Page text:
Clarinetist Benny Goodman

The King of Swing

Clarinetist Benny Goodman was born on May 30th, 1909 in Chicago and lived to June 13, 1986. He became noted as King of Swing, Patriarch of the Clarinet and The Professor.


Get your copy of Bumblebee Loops here (on Kindle it is next to nothing).  Ratings change hourly, but this week it hit No. 1 Brass Instrument Music, No. 1 Woodwind Instrument Music, and No. 4 on String Instrument Music. See exercise videos in right column.

One thing about Goodman's music you will notice immediately is how FUN and ENERGETIC it is. Burnin’ red-hot jazz is definitely not out of style. Clarinet players today spend so much time on the serious music: Brahms, Beethoven, Mozart, Rose Etudes, Messian, etc… Well, how about just letting it all hang out and learn a new style.

Believe me, you'll have the same embouchure, breath, finger and mental challenges of playing clarinet by playing jazz as you do studying legit clarinet. Also, this is a great excuse to learn your scales even that much better.

But, I don’t know how to improvise. That is just fine. How about reading the music and attempting to swing as you read? There are some great books that have Mr. Goodman’s solos written out. I’ll lead to you some of them below.

Now, go get your clarinet, go get your Clarinet, NOW!

Here’s a roadmap to Benny Goodman

1. Listen to him

2. Try to transcribe a Goodman solo

3. Find book, learn a new style


Check out this performance of Sing, Sing, Sing.

Consume yourself with listening to his style, the excitement of his music and the smooth, yet burnin’ clarinet licks throughout his music.


Try to pick up some of his solos. The best way to learn jazz is to transcribe solos from the recordings. If I were you, try a slow song first. One of the best, or my favorites, is Goodbye.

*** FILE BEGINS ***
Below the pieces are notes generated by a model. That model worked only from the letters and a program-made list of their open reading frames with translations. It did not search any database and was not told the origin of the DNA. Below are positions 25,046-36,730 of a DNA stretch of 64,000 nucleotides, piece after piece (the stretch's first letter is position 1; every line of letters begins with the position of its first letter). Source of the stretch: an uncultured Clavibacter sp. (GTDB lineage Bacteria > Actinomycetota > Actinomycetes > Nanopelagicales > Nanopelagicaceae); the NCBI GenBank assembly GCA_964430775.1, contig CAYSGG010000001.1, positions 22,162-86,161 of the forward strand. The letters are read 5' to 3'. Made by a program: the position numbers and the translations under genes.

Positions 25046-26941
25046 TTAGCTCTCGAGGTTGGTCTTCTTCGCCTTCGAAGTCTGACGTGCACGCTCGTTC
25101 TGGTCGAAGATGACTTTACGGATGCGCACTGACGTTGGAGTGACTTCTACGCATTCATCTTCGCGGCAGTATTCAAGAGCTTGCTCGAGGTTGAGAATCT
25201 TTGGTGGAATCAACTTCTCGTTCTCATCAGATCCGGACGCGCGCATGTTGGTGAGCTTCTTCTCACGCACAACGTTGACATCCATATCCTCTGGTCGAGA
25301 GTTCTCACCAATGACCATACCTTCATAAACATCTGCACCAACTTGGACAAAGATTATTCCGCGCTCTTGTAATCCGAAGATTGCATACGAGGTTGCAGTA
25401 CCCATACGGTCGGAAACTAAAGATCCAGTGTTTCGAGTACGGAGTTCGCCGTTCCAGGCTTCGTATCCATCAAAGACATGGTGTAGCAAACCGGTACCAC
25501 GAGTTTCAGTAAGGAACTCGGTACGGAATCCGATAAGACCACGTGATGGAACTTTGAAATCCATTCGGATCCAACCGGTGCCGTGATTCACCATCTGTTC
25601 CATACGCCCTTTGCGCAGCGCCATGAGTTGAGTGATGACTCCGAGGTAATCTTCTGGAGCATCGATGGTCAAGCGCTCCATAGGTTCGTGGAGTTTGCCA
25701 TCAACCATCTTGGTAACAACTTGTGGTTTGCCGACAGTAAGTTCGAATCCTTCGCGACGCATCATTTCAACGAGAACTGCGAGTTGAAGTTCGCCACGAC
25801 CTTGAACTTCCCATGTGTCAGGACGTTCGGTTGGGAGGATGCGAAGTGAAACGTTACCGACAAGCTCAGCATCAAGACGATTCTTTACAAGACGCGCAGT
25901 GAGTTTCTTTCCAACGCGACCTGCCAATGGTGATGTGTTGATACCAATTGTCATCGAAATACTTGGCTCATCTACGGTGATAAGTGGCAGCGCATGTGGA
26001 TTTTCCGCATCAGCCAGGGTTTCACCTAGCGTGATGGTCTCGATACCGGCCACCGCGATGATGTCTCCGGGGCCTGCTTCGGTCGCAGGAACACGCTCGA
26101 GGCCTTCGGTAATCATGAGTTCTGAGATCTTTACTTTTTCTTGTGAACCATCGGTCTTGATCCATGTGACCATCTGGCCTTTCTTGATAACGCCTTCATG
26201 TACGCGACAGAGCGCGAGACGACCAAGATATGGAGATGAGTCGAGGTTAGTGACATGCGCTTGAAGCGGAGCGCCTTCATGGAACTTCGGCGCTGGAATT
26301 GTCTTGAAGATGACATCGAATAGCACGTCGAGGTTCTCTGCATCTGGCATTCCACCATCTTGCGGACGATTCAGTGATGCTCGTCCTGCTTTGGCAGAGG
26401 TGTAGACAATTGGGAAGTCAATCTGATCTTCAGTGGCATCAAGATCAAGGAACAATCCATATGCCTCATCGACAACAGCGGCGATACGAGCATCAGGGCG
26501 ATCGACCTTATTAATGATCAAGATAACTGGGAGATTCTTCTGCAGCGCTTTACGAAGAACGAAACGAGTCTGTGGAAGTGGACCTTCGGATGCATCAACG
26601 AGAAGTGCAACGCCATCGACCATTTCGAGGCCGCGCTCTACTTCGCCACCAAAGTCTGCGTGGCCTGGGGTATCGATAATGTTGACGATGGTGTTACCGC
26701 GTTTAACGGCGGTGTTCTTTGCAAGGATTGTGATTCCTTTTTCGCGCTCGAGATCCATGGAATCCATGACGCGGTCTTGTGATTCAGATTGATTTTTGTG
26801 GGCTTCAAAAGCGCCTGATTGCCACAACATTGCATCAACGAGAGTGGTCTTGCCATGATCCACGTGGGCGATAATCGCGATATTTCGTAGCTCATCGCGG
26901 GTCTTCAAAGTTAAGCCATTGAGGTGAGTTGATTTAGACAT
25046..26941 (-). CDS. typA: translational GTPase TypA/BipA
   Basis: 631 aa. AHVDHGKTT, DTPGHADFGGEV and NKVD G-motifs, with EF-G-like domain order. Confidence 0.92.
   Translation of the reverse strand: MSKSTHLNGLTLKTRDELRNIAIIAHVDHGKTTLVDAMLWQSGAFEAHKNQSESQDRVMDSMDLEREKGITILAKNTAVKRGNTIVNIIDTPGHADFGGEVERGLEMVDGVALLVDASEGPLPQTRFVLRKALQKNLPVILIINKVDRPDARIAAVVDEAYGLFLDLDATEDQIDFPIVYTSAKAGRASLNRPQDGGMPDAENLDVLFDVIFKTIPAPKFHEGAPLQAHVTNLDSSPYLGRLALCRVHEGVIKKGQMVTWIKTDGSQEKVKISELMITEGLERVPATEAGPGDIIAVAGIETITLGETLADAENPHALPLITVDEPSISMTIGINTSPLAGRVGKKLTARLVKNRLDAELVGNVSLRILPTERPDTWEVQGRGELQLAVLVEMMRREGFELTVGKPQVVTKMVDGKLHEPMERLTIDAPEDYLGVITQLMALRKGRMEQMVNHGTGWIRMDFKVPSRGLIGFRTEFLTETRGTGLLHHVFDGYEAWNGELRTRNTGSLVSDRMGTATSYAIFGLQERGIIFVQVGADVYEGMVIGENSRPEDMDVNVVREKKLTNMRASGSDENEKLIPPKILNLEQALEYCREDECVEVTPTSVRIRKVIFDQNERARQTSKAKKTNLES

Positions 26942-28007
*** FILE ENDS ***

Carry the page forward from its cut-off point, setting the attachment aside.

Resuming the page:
Start by trying to figure out the key signature and then the first few notes. Then add-on a phrase at a time and once you have the first few notes, start writing them down on musical staff paper.

Look at your music but also try to memorize it or feel it the best you can. Having the music internalized in your ear, mind and fingers will help you “know” the solo better as well as pick-up the style quicker.

Play the tune over and over via the recording and then on your clarinet. Play with Mr. Goodman and try to “swing” with him. THIS IS THE BEST WAY TO PICK UP A NEW MUSICAL STYLE.


You will actually not pick the music up as well if you never hear the mastery of Goodman and just try to read his music. However, this is better than nothing.

If you do, buy a book and make sure you have a recordings of the music in the book. Hopefully, the recordings are in the same key as the book, if not, it is a good time to start transposing the written solo to go with the recording.

Again, note how I’m writing this, buy a book, but LISTEN TO A RECORDING OF THE SOLO. Then, play the solo with the recording. Again, this is a good way to pick up jazz.

Since clarinetists today have a rare chance to play with a jazz band without doubling on saxophone, many clarinetists just don’t try playing jazz. BELIEVE ME, YOU WILL HAVE FUN.

Here is a great place to start. Let’s Dance, Flying Home, Benny’s Bugle, Slipped Disc and Sing, Sing, Sing are all on this sheet music/CD combo. Click on the cover art below for more information.


Goodman, Composer/Artist is the best of all of the solo methods except that it does not include chord changes over the clarinet or piano parts. It is most easily readable for the classically trained clarinetist who wishes to learn jazz style.

25 of Benny's greatest clarinet solos all wrapped up in one book to include tunes on some of the YouTube videos below: Sing, Sing, Sing; Flyin Home; and Slipped Disc.

Benny Goodman: Swing Classics. Clarinet Solos with piano accompaniment. Six of Benny's solos do include the chord symbols.

Jazz Masters. Goodman. 30 important solos as played by the "King of Swing" includes chord changes. The thorough analysis of clarinetist Benny Goodman's style by Stan Ayeroff are fantastic. Also, the background behind the solos are informative. This book includes these solos for clarinet only and have no piano accompaniment. You can find this book here.